Jeremy Ovenden sings the part of Jonathan with a no-nonsense, crisp characterisation which from the start tells us this man is no puppet prince, but one of honour and courage. As ever in this work, one wishes that he didn't disappear as early as he does. If Ovenden's more thoughtful passages lack a certain elegance of line perhaps better found in other recordings, this is still a very convincing performance. His dramatic sense is evident — one can hear this quite clearly in Act Two, for instance, in his resolute, if intimidated, confrontation with the bullying King Saul as he attempts to protect his friend and thus incurs the royal wrath.
The role of that friend, the young warrior David, is sung by Lawrence Zazzo. This American countertenor has been working extensively in Handel productions on the continent of Europe in the past few years so it's not difficult to see why Jacobs chose him for this recording. Vocally, he seems to occupy a place somewhere between the radically-different styles of the two recent starry "Davids" of note, Andreas Scholl on the Archiv recording with McCreesh and David Daniels' live portrayals in Edinburgh and Munich, but without their sheer class across the board, or quite yet establishing a truly personal sound of his own. He has a surprising tendency to shrillness in the faster, louder passages, as on the plus side his voice is warm and elegant in slower passages and very sweet in the highest registers. If he doesn't sound completely at ease with some of the ornaments he sings then maybe it's because some are definitely quirky, if not downright contentious: have a listen to the final repeats of the words "his wounded soul" from the aria "O Lord, whose mercies numberless" in Act 1, if you don't believe me. However, this is still a performance of merit, questionable ornamentation notwithstanding.
Having enjoyed her live performance in Munich so much, I was just a little disappointed in this Michal of Rosemary Joshua's — perhaps her lighter-hued voice is just ill-matched with that of Bell's and comes off worst in comparison. For all her undoubted technical mastery of the genre and supremely elegant singing, I felt this was not Joshua at her very best — something was lacking. Having said that, a slightly below-par Joshua is still a force to be reckoned with and she is still a Michal-of-choice for many Handelians. Just listen to the way she fashions her voice to reflect her resolute defence of David and defiance of Saul's death threats in "No, no let the guilty tremble" — regained determination, line, crisp diction and heartfelt emotion, all found from within the dancing rhythms of Handel's music and Jennen's text.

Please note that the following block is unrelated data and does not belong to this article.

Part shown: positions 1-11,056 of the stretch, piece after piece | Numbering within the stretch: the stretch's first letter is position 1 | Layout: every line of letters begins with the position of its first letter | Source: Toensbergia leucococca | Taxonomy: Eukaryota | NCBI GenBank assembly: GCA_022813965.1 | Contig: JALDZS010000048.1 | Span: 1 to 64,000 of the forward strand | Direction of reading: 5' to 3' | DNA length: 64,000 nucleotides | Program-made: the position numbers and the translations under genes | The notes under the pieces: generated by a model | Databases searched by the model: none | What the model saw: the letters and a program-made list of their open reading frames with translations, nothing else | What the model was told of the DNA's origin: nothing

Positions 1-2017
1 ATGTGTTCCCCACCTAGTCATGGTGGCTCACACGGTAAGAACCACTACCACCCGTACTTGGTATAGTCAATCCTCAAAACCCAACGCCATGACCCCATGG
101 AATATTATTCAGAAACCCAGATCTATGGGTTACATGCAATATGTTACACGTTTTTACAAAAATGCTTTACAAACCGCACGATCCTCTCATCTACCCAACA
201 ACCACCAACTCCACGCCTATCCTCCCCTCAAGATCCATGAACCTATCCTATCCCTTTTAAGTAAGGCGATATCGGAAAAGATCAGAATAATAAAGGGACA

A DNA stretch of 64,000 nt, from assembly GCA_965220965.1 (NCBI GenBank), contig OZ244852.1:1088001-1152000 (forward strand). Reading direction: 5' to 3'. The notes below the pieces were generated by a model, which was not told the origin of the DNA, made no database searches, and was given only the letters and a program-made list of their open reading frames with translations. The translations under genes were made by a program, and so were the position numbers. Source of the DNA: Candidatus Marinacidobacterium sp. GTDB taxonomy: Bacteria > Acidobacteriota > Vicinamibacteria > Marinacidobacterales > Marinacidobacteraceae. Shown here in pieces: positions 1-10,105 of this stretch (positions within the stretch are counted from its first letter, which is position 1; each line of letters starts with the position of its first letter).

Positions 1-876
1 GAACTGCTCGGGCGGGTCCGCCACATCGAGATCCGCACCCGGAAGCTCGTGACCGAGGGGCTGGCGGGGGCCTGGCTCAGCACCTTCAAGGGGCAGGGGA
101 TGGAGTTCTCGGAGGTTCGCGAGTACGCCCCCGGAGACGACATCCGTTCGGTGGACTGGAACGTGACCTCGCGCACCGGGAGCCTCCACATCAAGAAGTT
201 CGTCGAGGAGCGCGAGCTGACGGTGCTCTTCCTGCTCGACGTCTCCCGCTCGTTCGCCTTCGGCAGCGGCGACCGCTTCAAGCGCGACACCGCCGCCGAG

In the title role — always one dependent on strong recitative singing with so few actual airs to display one's gifts — Gidon Saks is a worthy choice and his obvious experience in making words count shines through, although I'm not sure he quite "carries" the true spirit of this unhappy king in an expressive sense. One gets the feeling of rage, and jealousy, but not so much of his decline into mental disorder in the face of the irrational powers driving him from within. He also tends to sing the music line by line, rather than making sense of the poetry — phrases just don't flow naturally and there are odd pauses between words where there should not be. Because of this tendency, I have to admit to preferring the Saul of, for instance, either Neal Davies or Alistair Miles.
Three impressive young singers shine brightly in the remaining lesser, but always dramatically important, six roles of High Priest and Witch (Michael Slattery), Doeg and Samuel (Henry Waddington), and the Amalekite and Abner (Finnur Bjarnason). Of the three, Michael Slattery makes the biggest impression, if only for the sheer dramatic range of his singing. Not all will approve of his almost pantomime-witch portrayal of Saul's medium to Samuel — his suave and robust tenor of the High Priest is contorted into a lisping, almost falsetto simpering sound which may be a step too far for some although it certainly worked in context for me. In contrast, the bass-baritone of Henry Waddington is steadily consistent and he sings Samuel's doom-laden air of retribution to the despairing king with appropriate gravitas and textual awareness. The deaths of Saul and his son are foretold with a gentle decrescendo, all the more chilling in its subtlety, on the final words "The Lord hath said it: He will make it good."
So, we have another excellent modern recording of Handel's "Saul" under the always intelligent and responsive direction of Rene Jacobs, even if it doesn't quite — by virtue of some variable vocal solo work — manage to establish a new benchmark for this most dramatic of oratorios.
© Sue Loder 2005